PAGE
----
is divorced, a marital status that at the time was just starting to become socially accepted. In the film, Redford keeps the focus on Beth, showing how she must break free from the conventional role of the passive housewife in order to do what she must for personal survival. At the end of the movie, rather than confess her deepest feelings, Beth packs a bag and leaves her husband and son, choosing to escape rather than demonstrate weakness. Ironically, the men in the book take on what was seen during that time as the more traditionally "female" traits: they share their emotions and open themselves up emotionally. Calvin is left to raise his son alone as Beth pursues a new life on her own, a radical ending that befits the wave of new ideas about gender.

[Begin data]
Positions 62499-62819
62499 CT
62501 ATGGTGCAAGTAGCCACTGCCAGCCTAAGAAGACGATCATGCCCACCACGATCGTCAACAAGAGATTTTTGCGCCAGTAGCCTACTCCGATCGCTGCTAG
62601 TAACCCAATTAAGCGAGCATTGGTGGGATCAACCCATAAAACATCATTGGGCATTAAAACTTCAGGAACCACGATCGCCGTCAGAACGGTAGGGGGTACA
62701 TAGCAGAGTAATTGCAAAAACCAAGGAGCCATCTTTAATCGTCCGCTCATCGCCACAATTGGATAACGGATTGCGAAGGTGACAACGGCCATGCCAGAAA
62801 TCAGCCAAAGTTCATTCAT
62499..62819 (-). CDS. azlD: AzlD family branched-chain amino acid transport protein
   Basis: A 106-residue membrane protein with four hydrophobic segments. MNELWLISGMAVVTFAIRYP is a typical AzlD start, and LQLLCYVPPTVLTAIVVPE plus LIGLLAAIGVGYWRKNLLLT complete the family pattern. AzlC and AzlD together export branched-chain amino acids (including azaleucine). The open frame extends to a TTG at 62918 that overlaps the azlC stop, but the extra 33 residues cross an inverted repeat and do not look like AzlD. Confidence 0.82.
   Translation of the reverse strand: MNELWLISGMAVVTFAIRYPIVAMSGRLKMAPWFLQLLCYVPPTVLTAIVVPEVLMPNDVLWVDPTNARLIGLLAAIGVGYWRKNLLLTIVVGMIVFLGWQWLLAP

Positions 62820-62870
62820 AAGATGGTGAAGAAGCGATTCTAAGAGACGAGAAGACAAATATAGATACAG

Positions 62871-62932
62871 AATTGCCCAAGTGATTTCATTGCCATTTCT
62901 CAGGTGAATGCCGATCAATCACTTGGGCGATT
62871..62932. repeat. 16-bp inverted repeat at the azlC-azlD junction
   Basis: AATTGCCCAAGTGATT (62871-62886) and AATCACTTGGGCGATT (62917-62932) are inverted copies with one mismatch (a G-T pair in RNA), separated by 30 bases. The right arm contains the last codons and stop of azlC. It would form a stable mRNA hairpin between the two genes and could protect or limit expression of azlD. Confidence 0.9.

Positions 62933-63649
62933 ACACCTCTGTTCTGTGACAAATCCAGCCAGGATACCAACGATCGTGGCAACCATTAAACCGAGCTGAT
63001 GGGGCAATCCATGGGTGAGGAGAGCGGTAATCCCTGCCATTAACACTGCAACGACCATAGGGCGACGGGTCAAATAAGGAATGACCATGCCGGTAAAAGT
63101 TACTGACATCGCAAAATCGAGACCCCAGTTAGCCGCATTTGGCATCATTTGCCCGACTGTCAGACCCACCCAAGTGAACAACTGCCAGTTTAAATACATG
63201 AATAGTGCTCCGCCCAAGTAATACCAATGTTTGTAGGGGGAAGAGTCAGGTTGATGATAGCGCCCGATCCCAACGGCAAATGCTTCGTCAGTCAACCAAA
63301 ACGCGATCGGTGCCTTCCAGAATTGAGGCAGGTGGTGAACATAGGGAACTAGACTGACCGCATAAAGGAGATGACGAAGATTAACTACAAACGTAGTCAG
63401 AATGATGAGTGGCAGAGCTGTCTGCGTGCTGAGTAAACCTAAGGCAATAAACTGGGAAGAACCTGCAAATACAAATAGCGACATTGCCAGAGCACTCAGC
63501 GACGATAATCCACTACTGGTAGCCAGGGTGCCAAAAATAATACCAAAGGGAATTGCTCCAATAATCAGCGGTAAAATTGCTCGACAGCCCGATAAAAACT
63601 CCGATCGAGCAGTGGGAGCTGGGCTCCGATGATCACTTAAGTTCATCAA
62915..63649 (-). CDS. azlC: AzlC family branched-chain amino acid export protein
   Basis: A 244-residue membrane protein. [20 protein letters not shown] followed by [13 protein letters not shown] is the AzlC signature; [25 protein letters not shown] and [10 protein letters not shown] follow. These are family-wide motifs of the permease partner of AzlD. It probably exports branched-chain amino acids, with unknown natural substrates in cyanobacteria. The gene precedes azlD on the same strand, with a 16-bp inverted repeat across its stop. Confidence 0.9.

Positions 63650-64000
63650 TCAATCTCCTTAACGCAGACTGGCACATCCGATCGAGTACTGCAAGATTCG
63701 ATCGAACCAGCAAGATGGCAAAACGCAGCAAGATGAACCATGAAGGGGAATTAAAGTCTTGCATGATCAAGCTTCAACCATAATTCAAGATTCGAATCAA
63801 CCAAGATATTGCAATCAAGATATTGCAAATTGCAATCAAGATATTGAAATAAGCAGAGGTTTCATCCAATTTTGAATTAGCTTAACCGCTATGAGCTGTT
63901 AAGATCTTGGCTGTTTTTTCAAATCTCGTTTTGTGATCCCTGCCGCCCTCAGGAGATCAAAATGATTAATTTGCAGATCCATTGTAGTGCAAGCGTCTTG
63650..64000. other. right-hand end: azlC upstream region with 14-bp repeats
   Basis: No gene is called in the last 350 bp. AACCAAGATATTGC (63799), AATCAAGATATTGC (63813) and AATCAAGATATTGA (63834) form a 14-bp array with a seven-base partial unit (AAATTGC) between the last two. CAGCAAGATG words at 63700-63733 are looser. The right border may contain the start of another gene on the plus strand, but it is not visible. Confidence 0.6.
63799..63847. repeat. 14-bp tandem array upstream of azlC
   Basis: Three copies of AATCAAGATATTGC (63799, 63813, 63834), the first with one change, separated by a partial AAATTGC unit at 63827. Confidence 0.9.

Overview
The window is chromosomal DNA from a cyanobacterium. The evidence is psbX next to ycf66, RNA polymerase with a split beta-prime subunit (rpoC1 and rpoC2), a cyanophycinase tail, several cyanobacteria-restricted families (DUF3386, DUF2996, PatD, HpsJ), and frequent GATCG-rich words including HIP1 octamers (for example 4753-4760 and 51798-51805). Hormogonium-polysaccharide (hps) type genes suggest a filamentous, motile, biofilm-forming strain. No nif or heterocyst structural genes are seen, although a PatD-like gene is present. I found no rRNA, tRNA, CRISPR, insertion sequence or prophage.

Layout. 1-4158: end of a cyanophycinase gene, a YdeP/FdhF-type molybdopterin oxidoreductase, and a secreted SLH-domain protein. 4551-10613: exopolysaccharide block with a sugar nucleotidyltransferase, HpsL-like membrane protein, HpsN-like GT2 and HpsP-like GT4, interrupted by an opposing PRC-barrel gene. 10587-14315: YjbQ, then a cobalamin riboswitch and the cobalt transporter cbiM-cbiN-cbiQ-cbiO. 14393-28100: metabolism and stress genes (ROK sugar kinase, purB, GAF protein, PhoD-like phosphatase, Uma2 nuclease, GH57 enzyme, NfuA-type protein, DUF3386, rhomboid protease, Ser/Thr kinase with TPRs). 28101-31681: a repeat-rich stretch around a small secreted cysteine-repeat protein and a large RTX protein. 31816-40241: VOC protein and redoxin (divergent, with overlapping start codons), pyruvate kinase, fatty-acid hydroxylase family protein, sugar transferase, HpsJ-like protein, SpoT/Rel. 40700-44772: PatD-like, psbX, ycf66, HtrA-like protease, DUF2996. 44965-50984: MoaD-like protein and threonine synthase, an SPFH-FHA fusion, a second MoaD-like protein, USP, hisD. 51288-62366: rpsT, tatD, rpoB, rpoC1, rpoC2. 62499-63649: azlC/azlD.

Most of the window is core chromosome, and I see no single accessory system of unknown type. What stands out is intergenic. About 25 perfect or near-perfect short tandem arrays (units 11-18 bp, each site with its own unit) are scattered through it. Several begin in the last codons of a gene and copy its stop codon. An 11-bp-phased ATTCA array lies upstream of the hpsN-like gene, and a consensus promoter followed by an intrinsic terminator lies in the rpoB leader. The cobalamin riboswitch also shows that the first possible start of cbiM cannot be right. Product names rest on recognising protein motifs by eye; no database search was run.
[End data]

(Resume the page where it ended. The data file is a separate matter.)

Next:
Character development in both novel and film also includes allusion to the sexual revolution of the 1970s. At the time, as gender notions were being reevaluated, traditional ideas about sexuality were also being reexamined. In the book, Guest pays more attention to Conrad's sexuality than Redford does in the film. While Guest frequently refers to Conrad's masturbation habit and categorizes it as a release of emotional and physical tension, Redford merely touches on that habit in therapy sessions between Berger and Conrad. In the novel, Guest also confronts the issue of teenage sexuality by having a sexual relationship progress naturally between Conrad and Jeannine. In the film, however, Redford picks up on the romance between Conrad and Jeannine, but does not show the couple engaging in sexual activity. Redford also chose to leave out the romantic issues between the young single secretaries and their boyfriends, as well as the affair between Cal's friend Ray and one of the secretaries. Furthermore, in the novel, when Calvin and Beth attend their friends' party, Guest suggests a certain level of physical flirtation and admiration between the couples, implying a particular sense of marital openness. Redford's party scene is a bit more impersonal and revolves mostly around business conversation.